QR codes have loads of handy uses — but like almost everything else in technology, they can also be exploited by the nasty-minded for their own evil schemes. Anti-malware software developer AVG reminds us that scanning a QR code onto your phone when you're not sure of the provenance can be a risky business.
Picture by Mathieu Plourde
QR codes are increasingly being used on outdoor media such as posters, but AVG points out that this could easily be used as a means to divert people to malware-laden sites or to steal personal details:
Malicious QR codes can be easily generated and placed as stickers over the legitimate QR codes for both small and large-scale attacks on personal and financial identity. Printed flyers offering irresistible deals, but accessible only via a QR code, could easily be left in public places. By such simple means, cyber criminals, skilled at using sophisticated attacks like spear phishing or other variants of social engineering, can then use their own malicious QR code to phish or pharm the unsuspecting smartphone user to a web page designed to look as though it is a legitimate advertiser. The cyber criminals will have their own web form with instructions on how to sign-up for a service or competition, or purchase some bargain. By completing the form victims provide them with private details and/or money.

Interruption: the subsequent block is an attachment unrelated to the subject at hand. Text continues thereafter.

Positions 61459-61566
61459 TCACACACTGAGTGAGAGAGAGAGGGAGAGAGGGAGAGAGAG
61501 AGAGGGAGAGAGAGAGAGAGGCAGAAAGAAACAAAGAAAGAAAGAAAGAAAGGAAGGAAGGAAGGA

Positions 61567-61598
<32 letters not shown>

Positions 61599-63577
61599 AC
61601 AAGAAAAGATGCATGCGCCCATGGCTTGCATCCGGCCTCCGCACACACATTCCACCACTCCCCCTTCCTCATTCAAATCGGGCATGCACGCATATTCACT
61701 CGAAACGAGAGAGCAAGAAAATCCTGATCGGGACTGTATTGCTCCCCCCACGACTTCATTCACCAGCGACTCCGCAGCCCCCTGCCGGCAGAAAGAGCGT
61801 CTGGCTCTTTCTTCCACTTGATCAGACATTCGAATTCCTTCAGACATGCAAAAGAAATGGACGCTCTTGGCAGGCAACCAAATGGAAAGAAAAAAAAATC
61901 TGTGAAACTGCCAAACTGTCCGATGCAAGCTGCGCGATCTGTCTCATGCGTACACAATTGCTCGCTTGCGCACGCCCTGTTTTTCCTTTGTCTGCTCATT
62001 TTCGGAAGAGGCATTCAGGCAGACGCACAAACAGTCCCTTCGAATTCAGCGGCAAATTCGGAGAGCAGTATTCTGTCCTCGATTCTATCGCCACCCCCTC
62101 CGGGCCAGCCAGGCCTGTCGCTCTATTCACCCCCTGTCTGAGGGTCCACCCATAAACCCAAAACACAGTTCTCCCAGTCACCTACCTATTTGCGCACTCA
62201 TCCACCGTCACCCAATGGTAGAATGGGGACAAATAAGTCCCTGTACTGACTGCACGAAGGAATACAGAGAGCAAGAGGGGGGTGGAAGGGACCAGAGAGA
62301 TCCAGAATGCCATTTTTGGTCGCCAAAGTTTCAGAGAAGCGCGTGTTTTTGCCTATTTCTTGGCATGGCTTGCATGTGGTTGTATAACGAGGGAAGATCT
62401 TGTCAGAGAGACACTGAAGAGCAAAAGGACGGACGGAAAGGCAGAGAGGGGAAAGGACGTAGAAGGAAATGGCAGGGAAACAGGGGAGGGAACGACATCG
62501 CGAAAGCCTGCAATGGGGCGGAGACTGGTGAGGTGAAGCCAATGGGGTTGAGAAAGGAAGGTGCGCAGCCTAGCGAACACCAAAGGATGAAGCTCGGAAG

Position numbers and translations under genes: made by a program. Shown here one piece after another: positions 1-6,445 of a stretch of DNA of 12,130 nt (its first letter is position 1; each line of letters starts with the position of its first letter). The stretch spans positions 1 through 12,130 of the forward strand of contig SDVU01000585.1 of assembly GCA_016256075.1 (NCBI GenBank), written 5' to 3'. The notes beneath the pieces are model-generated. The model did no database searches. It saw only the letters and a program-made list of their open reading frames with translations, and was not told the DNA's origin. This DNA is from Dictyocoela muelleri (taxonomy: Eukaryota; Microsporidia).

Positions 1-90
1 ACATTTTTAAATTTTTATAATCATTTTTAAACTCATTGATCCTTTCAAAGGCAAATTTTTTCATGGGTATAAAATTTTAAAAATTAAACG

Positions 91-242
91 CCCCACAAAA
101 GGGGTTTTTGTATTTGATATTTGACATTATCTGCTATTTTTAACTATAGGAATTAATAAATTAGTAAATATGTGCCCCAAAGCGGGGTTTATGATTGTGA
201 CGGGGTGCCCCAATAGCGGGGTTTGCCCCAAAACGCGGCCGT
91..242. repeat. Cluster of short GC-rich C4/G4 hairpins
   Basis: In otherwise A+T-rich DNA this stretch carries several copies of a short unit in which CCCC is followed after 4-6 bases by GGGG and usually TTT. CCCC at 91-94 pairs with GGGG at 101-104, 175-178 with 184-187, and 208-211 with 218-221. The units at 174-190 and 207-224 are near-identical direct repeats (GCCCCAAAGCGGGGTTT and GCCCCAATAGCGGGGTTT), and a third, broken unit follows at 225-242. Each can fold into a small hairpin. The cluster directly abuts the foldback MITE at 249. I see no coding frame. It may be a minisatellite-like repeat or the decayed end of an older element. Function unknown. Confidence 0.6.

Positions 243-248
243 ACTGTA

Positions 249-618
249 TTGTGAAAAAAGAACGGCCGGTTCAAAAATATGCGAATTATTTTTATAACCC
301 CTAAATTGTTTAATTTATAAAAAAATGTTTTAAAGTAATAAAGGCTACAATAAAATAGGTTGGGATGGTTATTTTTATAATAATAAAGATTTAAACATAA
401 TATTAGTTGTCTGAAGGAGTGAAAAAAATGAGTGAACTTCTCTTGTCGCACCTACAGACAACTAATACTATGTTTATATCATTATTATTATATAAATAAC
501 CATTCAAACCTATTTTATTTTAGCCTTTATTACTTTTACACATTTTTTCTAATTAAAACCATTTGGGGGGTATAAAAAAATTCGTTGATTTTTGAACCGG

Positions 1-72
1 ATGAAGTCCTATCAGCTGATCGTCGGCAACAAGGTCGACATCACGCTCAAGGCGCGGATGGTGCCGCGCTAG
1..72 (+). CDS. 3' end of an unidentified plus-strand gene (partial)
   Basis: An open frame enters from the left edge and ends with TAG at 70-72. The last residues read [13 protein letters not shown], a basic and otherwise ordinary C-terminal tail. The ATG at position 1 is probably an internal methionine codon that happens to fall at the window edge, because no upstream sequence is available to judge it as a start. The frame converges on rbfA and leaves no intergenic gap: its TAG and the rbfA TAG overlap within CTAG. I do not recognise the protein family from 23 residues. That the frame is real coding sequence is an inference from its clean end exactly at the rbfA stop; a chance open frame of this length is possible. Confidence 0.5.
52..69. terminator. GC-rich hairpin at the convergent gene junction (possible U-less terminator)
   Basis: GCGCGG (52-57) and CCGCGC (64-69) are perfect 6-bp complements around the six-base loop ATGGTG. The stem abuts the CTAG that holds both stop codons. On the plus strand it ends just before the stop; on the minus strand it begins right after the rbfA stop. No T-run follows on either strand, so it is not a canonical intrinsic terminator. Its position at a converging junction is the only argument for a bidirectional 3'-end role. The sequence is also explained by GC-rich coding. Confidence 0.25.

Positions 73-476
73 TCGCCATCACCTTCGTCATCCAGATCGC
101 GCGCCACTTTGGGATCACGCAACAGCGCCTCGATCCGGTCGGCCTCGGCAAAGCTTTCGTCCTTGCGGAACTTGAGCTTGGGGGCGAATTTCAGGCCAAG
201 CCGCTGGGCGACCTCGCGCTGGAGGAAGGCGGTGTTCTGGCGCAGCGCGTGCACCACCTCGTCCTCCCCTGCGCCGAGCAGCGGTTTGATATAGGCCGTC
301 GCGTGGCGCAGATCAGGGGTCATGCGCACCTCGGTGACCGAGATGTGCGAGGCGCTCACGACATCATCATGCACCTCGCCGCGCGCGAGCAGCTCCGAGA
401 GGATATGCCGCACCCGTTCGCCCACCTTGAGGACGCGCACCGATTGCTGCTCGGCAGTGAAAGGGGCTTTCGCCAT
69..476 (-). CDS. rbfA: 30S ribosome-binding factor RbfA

As with most security threats, the key is to have a slightly cynical attitude and also have security measures in place. If you're snapping a QR code in the street, it's fairly easy to check if it's the original.